Second Harvest Asia’s Yusuke Wada visited Taichung Food Bank (TFB) in Taichung, Taiwan on Oct. 11, 2013. Taichung Food Bank is the largest food bank in Taiwan founded by a local Red Cross Chapter and the Taichung City Bureau of Social Affairs. This joint-venture program boasts of their supermarket-style food distribution center. They distribute food to 3,000 households every month. We saw another great model of Asian food banking with strong government involvements.

Taichung Food Bank Visit

Taichung City is the food bank model city in Taiwan. Food banking in Taiwan started by Shin-su People’s Food Bank (醒世慈愛食物銀行) in 1990. Later in 1999, the government started food distribution programs in Taiwan. In 2000, Reverend Philip Chen started Taiwan People’s Food Bank Association. Taichung Food Bank was started by Red Cross Taichung and the Taichung City Bureau of Social Affairs in 2010. 

Right now, TFB has 29 food distribution centers in Taichung. Each municipal district has one distribution center. TFB is the biggest food bank in Taiwan. And, Taichung City is planning to increase the number of supermarket-style food distribution center. 

In Taiwan, according to the Ministry of the Interior there are 614,432 people living in households defined as “low-income.” Also, there are additional 1.7 million people living below the poverty line. Taichung Food Bank serves 3,000 households every months through its 29 food distribution centers.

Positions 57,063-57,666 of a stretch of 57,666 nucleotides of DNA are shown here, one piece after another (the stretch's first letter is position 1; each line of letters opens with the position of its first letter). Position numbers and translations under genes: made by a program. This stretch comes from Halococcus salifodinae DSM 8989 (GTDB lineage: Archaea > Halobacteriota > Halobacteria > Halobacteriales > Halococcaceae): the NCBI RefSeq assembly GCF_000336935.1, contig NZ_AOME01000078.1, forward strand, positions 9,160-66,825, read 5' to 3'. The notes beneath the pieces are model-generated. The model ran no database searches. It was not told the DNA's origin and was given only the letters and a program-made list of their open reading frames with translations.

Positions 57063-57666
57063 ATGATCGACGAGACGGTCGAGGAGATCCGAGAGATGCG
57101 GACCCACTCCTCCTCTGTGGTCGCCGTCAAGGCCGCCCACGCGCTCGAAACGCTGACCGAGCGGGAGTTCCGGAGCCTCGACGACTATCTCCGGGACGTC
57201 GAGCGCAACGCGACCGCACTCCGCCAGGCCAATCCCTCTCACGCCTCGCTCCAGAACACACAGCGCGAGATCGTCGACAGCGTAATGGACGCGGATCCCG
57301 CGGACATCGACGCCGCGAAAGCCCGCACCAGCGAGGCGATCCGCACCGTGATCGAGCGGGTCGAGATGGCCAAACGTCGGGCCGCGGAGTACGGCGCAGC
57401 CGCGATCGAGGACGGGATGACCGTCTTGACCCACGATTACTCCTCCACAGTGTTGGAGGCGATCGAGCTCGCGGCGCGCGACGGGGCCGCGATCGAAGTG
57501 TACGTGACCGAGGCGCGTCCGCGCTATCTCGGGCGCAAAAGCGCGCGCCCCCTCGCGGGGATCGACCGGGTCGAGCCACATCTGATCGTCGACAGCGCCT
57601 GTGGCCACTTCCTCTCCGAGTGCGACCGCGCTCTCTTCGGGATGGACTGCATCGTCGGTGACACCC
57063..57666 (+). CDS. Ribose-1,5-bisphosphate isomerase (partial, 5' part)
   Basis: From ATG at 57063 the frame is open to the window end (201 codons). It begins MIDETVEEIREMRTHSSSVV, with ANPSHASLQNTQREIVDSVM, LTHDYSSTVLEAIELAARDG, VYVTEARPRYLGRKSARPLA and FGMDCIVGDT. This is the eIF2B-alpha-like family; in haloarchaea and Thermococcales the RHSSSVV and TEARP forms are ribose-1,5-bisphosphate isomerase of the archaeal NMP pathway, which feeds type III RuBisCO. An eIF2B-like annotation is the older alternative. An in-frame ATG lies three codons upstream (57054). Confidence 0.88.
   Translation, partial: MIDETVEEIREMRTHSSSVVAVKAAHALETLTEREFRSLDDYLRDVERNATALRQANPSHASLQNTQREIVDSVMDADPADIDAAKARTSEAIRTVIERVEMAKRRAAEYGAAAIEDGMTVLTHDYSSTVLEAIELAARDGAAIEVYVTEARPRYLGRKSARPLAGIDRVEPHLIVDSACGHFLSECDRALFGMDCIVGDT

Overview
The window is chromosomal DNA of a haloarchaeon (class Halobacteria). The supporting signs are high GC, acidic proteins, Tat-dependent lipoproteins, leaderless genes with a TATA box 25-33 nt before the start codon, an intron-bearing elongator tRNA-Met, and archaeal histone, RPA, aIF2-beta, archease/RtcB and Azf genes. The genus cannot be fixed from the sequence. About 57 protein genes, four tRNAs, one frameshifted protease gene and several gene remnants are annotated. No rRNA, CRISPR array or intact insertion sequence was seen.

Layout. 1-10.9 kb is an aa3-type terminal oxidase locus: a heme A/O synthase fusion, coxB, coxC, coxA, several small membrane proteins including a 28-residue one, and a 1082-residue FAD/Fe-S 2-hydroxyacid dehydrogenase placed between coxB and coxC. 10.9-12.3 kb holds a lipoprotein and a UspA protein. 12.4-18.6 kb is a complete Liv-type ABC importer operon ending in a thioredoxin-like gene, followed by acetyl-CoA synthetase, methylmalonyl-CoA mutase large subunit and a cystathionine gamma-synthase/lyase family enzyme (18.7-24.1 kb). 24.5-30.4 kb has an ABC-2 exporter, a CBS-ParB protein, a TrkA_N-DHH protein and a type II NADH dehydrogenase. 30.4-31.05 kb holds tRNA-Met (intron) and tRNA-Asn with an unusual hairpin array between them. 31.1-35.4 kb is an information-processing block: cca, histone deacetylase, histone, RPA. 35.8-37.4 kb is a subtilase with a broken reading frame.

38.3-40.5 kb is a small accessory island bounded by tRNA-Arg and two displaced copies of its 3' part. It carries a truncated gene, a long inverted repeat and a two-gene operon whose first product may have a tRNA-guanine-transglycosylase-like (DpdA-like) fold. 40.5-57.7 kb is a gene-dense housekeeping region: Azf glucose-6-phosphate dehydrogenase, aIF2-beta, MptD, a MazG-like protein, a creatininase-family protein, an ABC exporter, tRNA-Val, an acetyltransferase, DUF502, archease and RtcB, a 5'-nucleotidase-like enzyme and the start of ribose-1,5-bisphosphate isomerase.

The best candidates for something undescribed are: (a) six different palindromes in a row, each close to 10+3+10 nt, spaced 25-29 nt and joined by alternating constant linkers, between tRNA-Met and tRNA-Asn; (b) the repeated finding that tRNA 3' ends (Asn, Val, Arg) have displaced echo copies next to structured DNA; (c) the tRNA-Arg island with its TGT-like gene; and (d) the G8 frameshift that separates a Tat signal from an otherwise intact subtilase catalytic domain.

At their central center in Taichung (the supermarket-style) they serve 300 households per month. Recipients can choose whatever they want from the shelves from condiments to canned items, to frozen items, to shoes, to soaps, to diapers.

Taichung Food Bank's Supermarket-style Food Distribution Center

They offer non-food items such as hand soaps and vitamins. Most of their items are donated by businesses. But they also purchase some items that are donated to the food bank less often. 

Taichung Food Bank's Supermarket-style Food Distribution Center
At TFB’s supermarket-style distribution, each household receives points according to the size of their households. 2,000 points for a household of seven or more; 1,500 points for four to six; and 1,000 points for one to three. Each point is worth NT$1 (= US$3.3 as of Oct. 22, 2013). 

Other food banks in Asia are interested in Taichung’s food bank model. Second Harvest Asia is excited to help other food banks in Asia have opportunities to learn from Tachung’s great model soon.